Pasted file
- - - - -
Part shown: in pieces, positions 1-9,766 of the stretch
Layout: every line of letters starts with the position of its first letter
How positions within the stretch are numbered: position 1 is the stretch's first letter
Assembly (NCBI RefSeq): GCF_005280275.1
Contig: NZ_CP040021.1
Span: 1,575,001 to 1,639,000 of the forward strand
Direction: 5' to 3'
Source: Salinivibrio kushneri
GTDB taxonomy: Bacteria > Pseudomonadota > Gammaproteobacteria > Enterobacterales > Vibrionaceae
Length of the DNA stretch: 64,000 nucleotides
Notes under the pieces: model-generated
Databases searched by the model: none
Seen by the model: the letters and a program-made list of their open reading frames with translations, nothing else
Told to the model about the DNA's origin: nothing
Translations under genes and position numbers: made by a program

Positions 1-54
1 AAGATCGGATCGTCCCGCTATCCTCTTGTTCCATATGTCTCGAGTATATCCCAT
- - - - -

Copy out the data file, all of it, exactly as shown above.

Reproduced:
Part shown: in pieces, positions 1-9,766 of the stretch
Layout: every line of letters starts with the position of its first letter
How positions within the stretch are numbered: position 1 is the stretch's first letter
Assembly (NCBI RefSeq): GCF_005280275.1
Contig: NZ_CP040021.1
Span: 1,575,001 to 1,639,000 of the forward strand
Direction: 5' to 3'
Source: Salinivibrio kushneri
GTDB taxonomy: Bacteria > Pseudomonadota > Gammaproteobacteria > Enterobacterales > Vibrionaceae
Length of the DNA stretch: 64,000 nucleotides
Notes under the pieces: model-generated
Databases searched by the model: none
Seen by the model: the letters and a program-made list of their open reading frames with translations, nothing else
Told to the model about the DNA's origin: nothing
Translations under genes and position numbers: made by a program

Positions 1-54
1 AAGATCGGATCGTCCCGCTATCCTCTTGTTCCATATGTCTCGAGTATATCCCAT